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It’s a truism that everything we know or think is the result of our past and our previous experiences. Yet it’s on these building blocks that we build our chances of achieving real progress and change. In this session, we wanted to introduce some of the world’s pre-eminent educators. They’re not all necessarily working in schools or with “students” as we might traditionally think of them, but each of these speakers is helping us to think in new and different ways.
Coursera is an online education company that aims to democratize the education provided by the world’s elite universities. The company was co-founded by Stanford computer science professor (and MacArthur Genius) Daphne Koller, who is here to share more about the thinking behind her radical experiment to disrupt higher education. Here’s what she said >>
Despite his associations with high-profile universities such as NYU, Harvard and Stanford, Shimon Shocken‘s real interest lies in promoting an open-source approach to teaching computer science. He co-authored the book, The Elements of Computing Systems, while he is here to help us understand more about self-organized courses and classes. [For a glimpse at a different part of Shocken’s world, check out this talk filmed at TEDxTel Aviv in 2010, in which he discusses an outdoor program he started with Israel’s young offenders.] Here’s what he said onstage >>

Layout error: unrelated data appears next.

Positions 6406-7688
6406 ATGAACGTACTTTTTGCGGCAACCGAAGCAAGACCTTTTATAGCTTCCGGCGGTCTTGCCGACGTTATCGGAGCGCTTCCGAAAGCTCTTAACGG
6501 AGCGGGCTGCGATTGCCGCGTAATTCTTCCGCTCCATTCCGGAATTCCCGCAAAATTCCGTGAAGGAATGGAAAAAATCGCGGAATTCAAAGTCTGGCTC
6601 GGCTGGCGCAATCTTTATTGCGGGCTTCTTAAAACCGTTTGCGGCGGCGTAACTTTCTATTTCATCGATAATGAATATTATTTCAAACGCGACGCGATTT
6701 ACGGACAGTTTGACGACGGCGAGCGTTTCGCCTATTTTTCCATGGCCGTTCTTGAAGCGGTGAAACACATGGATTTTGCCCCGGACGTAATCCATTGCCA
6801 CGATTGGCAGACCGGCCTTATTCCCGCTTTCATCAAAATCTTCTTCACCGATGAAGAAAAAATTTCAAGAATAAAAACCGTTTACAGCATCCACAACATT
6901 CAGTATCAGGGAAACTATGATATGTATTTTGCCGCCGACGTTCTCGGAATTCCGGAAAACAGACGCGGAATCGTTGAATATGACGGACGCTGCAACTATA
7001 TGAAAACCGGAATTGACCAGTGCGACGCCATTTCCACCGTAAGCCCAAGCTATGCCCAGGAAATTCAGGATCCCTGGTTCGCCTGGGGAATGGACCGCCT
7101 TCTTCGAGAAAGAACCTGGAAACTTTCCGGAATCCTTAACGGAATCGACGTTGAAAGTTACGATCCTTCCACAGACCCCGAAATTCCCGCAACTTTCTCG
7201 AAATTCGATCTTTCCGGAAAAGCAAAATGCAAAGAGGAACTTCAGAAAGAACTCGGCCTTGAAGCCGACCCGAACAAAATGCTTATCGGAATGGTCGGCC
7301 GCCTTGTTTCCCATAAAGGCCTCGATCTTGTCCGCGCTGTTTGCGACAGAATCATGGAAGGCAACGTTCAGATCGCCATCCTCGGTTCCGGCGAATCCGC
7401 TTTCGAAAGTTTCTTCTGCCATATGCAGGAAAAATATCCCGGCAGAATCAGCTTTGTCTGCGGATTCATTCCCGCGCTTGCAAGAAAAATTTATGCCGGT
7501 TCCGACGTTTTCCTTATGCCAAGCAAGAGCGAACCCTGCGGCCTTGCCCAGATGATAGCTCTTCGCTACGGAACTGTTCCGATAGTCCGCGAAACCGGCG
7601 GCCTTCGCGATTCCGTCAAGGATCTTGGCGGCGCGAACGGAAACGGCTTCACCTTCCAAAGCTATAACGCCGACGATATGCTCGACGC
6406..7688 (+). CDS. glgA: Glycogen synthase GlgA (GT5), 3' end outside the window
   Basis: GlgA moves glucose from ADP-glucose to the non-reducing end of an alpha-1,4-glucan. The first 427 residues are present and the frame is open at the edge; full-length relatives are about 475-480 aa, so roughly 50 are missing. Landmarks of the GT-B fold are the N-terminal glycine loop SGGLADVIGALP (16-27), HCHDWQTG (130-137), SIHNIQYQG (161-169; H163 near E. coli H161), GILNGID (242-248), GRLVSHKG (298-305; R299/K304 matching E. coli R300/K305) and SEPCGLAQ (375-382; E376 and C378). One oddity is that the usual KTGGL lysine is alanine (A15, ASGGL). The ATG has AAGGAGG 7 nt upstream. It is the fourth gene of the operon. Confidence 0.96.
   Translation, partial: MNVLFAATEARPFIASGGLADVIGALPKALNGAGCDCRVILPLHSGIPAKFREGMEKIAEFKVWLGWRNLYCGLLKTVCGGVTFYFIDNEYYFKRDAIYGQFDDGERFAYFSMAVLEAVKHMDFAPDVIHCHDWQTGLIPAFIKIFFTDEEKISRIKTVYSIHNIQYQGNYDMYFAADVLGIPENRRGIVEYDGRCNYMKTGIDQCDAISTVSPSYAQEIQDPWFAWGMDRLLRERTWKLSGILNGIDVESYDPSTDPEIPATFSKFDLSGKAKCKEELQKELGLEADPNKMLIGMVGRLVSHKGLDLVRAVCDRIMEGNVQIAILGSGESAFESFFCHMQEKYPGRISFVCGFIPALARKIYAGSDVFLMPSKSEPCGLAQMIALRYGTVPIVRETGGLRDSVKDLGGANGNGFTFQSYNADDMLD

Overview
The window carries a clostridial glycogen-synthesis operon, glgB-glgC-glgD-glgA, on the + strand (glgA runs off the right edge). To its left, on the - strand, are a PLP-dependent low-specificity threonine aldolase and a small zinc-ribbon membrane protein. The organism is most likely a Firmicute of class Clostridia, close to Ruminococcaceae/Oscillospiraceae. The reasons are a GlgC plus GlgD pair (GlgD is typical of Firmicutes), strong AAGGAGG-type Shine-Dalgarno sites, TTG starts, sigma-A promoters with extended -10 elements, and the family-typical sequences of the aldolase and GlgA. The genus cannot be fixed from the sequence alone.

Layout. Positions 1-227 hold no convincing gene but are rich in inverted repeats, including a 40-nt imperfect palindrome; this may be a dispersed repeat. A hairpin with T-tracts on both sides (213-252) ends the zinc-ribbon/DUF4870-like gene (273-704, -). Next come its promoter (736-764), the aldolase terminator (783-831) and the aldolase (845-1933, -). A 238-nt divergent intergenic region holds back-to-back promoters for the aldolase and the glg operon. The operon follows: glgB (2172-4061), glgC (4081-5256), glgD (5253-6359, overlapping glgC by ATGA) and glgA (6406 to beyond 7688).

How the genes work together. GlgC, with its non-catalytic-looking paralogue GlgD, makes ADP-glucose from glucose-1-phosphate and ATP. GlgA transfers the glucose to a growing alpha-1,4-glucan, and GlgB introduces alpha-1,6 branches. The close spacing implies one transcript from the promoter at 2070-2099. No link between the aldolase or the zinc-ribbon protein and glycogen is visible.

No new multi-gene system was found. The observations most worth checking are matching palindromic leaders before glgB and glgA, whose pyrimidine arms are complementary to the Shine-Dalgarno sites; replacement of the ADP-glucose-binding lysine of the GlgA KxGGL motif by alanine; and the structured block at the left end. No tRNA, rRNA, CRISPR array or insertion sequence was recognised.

Beau Lotto describes himself as the “head misfit” of Lottolab Studio, the world’s “first public perception research space.” What does that mean, you ask? Scientist Beau Lotto has set up his lab inside of the Science Museum in London in order to bring science, the arts and education under one roof. Today, Lotto will discuss how this unconventional location has helped his work, while a former student will share her experience working with the team–the results of which were published in the prestigious Royal Society journal, Biology Letters. Here’s what Beau and Amy talked about onstage >>
Entrepreneur and author, Eddie Obeng founded Pentacle, the world’s first “Virtual Business School.” He’s going to talk about the speed of change — and how we need to deal with it. Read what he told us >>
It’s a big week for Karen Thompson Walker. Her first novel, The Age of Miracles, finally hits bookshelves after being the subject of a high-profile bidding war, not often waged by publishers these days. Walker eventually sold the book to Random House for a $1 million contract, but we’ll see no self-congratulation here. Instead, Walker will discuss fear–and how the nominally negative emotion can actually be a useful mechanism for imagination and creativity. Here’s what she talked about >>